Yet the movie doesn't feel like an A24 anomaly, either. For all of the traditional 21st-century-family-comedy fun it provides – and the figurative and literal gag that found Marcel vomiting from car-sickness seemed to work for all demographics – Fleischer-Camp's offering has astute, insightful things to say about mortality, abandonment, the limits of personal growth, and the toxicity of celebrity culture. When they weren't laughing, the adults at my screening appeared to watch the goings-on with rapt, dedicated attention. When they weren't occasionally venturing out to the FilmScene lobby for presumed restroom breaks, the kids appeared to, as well. Like Pixar's Inside Out, Marcel the Shell with Shoes On is the rare family outing that, despite the silliness, might easily, hopefully lead your children to ask a few serious questions.
But first: the silliness! As in the shorts, but seen this time, Fleischer-Camp plays Dean, a burgeoning auteur who has met Marcel during his stay in a suburban home that's been repurposed as an Airbnb. (Gradually, we realize that Dean is staying there while separated from his wife – a delicately addressed point later explored in greater detail.) Dean begins interviewing Marcel and filming his daily life, believing that a mini-doc on the bright, chatty being would be a hit on YouTube, and these early scenes, while enjoyable, did give me pause. Despite the goofy treat of watching Marcel travel from room to room in a hollowed-out tennis ball, what we were shown wasn't much different from what we saw in the videos, and was sometimes identical to the letter: Marcel “walking” his dog substitute, the ball of lint he's named “Alan”; Marcel freaking out in the presence of Dean's actual dog; Marcel amusing Dean with a number of obviously well-rehearsed, mildly self-effacing jokes. (“Guess what I use to tie my skis to my car. A hair.” “Guess what my skis are made of. Toenails from a man.”)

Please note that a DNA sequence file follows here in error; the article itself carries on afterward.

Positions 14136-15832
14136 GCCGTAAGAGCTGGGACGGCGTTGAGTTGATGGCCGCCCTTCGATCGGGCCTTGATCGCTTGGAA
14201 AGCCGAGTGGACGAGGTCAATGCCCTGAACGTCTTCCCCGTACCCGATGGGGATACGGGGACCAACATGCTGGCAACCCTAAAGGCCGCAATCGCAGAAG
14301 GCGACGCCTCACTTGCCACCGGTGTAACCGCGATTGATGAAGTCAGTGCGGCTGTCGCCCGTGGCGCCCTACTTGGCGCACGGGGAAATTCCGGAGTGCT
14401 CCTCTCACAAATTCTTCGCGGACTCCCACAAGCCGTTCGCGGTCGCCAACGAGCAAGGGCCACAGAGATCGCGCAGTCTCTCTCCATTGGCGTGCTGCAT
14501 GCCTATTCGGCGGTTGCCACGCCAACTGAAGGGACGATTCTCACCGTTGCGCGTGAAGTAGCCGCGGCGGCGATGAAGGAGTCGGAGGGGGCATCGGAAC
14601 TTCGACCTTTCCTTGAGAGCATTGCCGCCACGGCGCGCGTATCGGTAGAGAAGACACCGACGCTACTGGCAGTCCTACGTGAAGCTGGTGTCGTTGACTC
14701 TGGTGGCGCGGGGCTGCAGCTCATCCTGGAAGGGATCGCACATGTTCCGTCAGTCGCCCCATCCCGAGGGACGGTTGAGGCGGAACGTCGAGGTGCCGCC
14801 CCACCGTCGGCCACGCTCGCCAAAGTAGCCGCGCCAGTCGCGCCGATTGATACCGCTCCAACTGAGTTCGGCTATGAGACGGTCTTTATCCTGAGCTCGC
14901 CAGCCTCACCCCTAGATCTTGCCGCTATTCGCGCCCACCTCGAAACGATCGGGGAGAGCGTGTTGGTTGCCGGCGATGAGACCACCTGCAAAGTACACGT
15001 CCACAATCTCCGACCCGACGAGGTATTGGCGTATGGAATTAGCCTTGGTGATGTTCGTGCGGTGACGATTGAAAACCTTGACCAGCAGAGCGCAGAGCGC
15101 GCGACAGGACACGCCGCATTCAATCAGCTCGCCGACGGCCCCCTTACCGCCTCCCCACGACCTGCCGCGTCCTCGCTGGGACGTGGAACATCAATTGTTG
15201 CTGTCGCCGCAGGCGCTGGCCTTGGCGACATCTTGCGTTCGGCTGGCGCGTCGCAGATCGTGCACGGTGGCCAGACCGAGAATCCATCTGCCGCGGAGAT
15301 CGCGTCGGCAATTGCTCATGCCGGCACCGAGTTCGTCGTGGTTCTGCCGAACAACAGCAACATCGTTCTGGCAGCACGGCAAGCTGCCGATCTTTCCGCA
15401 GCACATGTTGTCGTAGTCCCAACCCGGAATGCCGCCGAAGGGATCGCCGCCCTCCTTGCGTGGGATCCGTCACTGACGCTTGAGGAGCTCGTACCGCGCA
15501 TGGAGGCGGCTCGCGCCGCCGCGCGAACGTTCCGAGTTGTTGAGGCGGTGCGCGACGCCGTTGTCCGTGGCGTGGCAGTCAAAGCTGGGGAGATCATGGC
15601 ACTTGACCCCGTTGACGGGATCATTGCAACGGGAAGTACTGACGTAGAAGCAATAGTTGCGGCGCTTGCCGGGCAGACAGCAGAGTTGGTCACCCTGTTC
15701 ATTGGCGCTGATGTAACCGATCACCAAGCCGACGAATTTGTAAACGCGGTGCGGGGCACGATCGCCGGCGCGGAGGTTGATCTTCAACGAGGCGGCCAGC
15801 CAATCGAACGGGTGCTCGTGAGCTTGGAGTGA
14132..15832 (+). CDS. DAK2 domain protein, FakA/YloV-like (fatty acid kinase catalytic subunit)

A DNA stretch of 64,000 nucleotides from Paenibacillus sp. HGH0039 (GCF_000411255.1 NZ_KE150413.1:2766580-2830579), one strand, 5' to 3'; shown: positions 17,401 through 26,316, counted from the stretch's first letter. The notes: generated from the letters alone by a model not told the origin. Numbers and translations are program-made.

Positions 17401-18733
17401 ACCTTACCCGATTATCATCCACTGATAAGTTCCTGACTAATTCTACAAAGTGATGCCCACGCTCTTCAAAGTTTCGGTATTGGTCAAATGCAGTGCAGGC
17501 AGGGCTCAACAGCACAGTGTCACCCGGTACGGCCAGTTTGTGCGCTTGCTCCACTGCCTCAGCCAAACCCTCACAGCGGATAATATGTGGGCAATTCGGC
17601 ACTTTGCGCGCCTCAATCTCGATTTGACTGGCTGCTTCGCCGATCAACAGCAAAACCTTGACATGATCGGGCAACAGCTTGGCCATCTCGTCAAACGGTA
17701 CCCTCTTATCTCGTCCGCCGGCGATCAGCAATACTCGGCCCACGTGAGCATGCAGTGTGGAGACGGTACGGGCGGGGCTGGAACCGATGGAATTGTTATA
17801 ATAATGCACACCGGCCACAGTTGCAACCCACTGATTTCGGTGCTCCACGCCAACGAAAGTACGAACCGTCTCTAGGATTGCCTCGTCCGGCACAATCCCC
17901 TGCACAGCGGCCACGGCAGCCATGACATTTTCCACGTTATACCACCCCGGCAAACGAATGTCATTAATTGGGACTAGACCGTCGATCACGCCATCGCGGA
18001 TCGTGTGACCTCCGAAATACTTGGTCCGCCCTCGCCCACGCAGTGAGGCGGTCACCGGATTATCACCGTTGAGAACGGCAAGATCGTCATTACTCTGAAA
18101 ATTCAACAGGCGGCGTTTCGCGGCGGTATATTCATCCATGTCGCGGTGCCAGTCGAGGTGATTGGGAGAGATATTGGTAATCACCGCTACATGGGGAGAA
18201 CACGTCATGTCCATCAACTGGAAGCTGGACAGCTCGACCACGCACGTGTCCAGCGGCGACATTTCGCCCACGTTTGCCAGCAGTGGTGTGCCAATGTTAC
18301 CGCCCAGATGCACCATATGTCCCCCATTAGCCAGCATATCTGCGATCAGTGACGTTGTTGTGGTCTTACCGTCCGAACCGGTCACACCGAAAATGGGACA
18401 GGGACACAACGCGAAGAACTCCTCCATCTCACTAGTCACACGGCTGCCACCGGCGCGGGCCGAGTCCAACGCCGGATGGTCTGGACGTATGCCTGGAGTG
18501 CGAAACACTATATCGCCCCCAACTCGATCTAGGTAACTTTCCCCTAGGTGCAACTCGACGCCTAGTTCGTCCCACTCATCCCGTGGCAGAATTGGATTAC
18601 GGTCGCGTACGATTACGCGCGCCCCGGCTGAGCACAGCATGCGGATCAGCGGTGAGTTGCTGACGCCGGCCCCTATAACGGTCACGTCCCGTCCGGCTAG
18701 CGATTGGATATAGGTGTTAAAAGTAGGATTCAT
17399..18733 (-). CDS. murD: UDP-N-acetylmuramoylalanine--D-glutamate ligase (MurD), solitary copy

Yet Fleischer-Camp, Slate, and their co-screenwriter Nick Paley have a plan, because it turns out that the repetition is absolutely intentional, and the rest of their feature film is devoted to what happens after the Marcel shorts that we're acquainted with in real life become a hit with the public. Dean and Marcel quickly realize that they could use their newfound popularity to help find Marcel's family – a hefty crew of similar beings who were likely dropped into a suitcase when the house's owner emptied out his sock drawer. But while Marcel makes online appeals regarding their whereabouts, he's chastened to find that the YouTubers who find him “so cu-u-u-u-ute!” have no interest in actually aiding him – not when they can instead pose for selfies in his front yard or add meaningless drivel and emoji in the video's comments section. (One of Marcel's best bits here finds him irate that so many commentators sign their Internet missives with a meaningless “peace & love,” leading the shell to wonder if he should end his own correspondence with “war,” just for the change of pace.) And what happens after that really shouldn't be given away, except to say that it concerns an eye-opening road trip, the aforementioned Stahl, and the needs of Marcel's only relative left: his fellow shell Grandma Connie, who's voiced by Isabella Rossellini (“She's from the garage … that's why she has that accent”) and clearly suffering from Alzheimer's.